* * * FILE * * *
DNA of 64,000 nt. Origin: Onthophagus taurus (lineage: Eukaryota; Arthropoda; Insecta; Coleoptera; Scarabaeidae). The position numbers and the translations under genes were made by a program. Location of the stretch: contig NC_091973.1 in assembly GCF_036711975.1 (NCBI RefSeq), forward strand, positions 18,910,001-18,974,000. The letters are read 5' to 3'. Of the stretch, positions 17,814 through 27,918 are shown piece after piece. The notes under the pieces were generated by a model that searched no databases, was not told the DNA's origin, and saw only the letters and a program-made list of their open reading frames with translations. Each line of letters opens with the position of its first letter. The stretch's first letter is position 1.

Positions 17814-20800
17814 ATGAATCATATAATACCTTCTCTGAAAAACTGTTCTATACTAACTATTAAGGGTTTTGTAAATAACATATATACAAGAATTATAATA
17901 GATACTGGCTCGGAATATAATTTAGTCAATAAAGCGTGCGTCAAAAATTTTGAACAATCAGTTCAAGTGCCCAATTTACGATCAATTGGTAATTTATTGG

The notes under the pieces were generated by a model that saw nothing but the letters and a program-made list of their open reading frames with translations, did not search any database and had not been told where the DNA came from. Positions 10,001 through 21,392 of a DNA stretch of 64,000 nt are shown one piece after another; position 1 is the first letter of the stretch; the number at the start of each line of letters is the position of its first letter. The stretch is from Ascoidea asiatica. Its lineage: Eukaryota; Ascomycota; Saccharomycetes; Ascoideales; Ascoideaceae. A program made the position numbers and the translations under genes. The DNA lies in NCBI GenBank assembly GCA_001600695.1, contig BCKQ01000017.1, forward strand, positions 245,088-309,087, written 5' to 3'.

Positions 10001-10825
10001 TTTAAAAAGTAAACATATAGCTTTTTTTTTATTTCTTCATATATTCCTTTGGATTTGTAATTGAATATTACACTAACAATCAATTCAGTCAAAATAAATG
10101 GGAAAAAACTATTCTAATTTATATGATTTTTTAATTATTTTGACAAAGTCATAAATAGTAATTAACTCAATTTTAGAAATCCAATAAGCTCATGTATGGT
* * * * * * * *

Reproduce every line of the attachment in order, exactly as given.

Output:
DNA of 64,000 nt. Origin: Onthophagus taurus (lineage: Eukaryota; Arthropoda; Insecta; Coleoptera; Scarabaeidae). The position numbers and the translations under genes were made by a program. Location of the stretch: contig NC_091973.1 in assembly GCF_036711975.1 (NCBI RefSeq), forward strand, positions 18,910,001-18,974,000. The letters are read 5' to 3'. Of the stretch, positions 17,814 through 27,918 are shown piece after piece. The notes under the pieces were generated by a model that searched no databases, was not told the DNA's origin, and saw only the letters and a program-made list of their open reading frames with translations. Each line of letters opens with the position of its first letter. The stretch's first letter is position 1.

Positions 17814-20800
17814 ATGAATCATATAATACCTTCTCTGAAAAACTGTTCTATACTAACTATTAAGGGTTTTGTAAATAACATATATACAAGAATTATAATA
17901 GATACTGGCTCGGAATATAATTTAGTCAATAAAGCGTGCGTCAAAAATTTTGAACAATCAGTTCAAGTGCCCAATTTACGATCAATTGGTAATTTATTGG

The notes under the pieces were generated by a model that saw nothing but the letters and a program-made list of their open reading frames with translations, did not search any database and had not been told where the DNA came from. Positions 10,001 through 21,392 of a DNA stretch of 64,000 nt are shown one piece after another; position 1 is the first letter of the stretch; the number at the start of each line of letters is the position of its first letter. The stretch is from Ascoidea asiatica. Its lineage: Eukaryota; Ascomycota; Saccharomycetes; Ascoideales; Ascoideaceae. A program made the position numbers and the translations under genes. The DNA lies in NCBI GenBank assembly GCA_001600695.1, contig BCKQ01000017.1, forward strand, positions 245,088-309,087, written 5' to 3'.

Positions 10001-10825
10001 TTTAAAAAGTAAACATATAGCTTTTTTTTTATTTCTTCATATATTCCTTTGGATTTGTAATTGAATATTACACTAACAATCAATTCAGTCAAAATAAATG
10101 GGAAAAAACTATTCTAATTTATATGATTTTTTAATTATTTTGACAAAGTCATAAATAGTAATTAACTCAATTTTAGAAATCCAATAAGCTCATGTATGGT